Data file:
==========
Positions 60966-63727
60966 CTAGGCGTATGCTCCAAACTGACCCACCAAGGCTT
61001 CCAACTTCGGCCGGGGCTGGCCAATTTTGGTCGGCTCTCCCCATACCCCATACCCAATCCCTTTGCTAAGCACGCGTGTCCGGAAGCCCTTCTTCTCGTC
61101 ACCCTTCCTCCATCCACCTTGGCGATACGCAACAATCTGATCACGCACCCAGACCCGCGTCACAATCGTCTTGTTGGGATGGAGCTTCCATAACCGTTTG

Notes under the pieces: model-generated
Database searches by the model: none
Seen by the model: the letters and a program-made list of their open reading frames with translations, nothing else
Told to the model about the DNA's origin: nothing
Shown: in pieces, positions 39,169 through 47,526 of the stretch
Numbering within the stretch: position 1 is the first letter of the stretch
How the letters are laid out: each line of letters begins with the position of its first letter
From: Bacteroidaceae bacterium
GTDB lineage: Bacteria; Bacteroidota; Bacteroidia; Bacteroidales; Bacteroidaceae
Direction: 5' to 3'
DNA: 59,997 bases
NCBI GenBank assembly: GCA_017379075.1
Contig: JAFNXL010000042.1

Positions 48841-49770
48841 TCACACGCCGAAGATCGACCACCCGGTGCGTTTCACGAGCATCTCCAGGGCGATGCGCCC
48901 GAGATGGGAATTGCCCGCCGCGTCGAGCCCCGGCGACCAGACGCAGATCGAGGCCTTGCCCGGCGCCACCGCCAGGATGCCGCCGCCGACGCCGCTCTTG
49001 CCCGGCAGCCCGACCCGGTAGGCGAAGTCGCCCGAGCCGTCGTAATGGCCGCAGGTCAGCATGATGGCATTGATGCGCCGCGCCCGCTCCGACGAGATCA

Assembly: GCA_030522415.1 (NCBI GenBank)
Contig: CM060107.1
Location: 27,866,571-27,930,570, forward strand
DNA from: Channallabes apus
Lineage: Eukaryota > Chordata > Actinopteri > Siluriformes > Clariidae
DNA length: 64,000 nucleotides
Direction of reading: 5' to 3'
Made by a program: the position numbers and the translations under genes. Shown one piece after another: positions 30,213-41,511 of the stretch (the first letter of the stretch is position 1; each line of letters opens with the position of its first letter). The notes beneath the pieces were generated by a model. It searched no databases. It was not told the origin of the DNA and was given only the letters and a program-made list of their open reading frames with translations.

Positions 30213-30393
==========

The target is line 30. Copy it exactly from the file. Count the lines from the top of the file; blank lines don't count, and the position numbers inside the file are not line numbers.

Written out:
Positions 30213-30393